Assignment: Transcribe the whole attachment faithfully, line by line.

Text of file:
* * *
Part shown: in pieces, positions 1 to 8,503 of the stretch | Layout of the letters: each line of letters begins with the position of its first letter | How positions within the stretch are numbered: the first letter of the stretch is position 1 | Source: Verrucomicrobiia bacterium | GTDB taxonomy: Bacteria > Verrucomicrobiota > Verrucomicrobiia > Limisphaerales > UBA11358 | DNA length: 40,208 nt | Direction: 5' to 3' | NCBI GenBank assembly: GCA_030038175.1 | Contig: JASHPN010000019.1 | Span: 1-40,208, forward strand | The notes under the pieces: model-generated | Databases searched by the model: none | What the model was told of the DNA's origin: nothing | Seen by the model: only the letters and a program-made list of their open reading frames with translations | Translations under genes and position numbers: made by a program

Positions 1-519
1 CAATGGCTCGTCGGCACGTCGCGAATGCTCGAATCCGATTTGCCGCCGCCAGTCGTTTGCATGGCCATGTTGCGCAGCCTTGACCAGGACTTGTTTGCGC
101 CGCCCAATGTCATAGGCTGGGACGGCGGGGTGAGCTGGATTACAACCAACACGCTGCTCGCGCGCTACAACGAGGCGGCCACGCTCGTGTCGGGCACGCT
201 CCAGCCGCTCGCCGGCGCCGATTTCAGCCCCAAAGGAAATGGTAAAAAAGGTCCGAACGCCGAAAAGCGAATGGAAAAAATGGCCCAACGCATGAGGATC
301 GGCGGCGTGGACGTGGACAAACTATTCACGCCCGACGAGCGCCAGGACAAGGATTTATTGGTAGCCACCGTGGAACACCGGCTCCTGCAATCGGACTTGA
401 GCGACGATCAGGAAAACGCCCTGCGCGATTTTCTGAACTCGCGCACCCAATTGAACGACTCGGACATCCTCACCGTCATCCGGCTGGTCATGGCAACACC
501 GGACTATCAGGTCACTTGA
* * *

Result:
Part shown: in pieces, positions 1 to 8,503 of the stretch | Layout of the letters: each line of letters begins with the position of its first letter | How positions within the stretch are numbered: the first letter of the stretch is position 1 | Source: Verrucomicrobiia bacterium | GTDB taxonomy: Bacteria > Verrucomicrobiota > Verrucomicrobiia > Limisphaerales > UBA11358 | DNA length: 40,208 nt | Direction: 5' to 3' | NCBI GenBank assembly: GCA_030038175.1 | Contig: JASHPN010000019.1 | Span: 1-40,208, forward strand | The notes under the pieces: model-generated | Databases searched by the model: none | What the model was told of the DNA's origin: nothing | Seen by the model: only the letters and a program-made list of their open reading frames with translations | Translations under genes and position numbers: made by a program

Positions 1-519
1 CAATGGCTCGTCGGCACGTCGCGAATGCTCGAATCCGATTTGCCGCCGCCAGTCGTTTGCATGGCCATGTTGCGCAGCCTTGACCAGGACTTGTTTGCGC
101 CGCCCAATGTCATAGGCTGGGACGGCGGGGTGAGCTGGATTACAACCAACACGCTGCTCGCGCGCTACAACGAGGCGGCCACGCTCGTGTCGGGCACGCT
201 CCAGCCGCTCGCCGGCGCCGATTTCAGCCCCAAAGGAAATGGTAAAAAAGGTCCGAACGCCGAAAAGCGAATGGAAAAAATGGCCCAACGCATGAGGATC
301 GGCGGCGTGGACGTGGACAAACTATTCACGCCCGACGAGCGCCAGGACAAGGATTTATTGGTAGCCACCGTGGAACACCGGCTCCTGCAATCGGACTTGA
401 GCGACGATCAGGAAAACGCCCTGCGCGATTTTCTGAACTCGCGCACCCAATTGAACGACTCGGACATCCTCACCGTCATCCGGCTGGTCATGGCAACACC
501 GGACTATCAGGTCACTTGA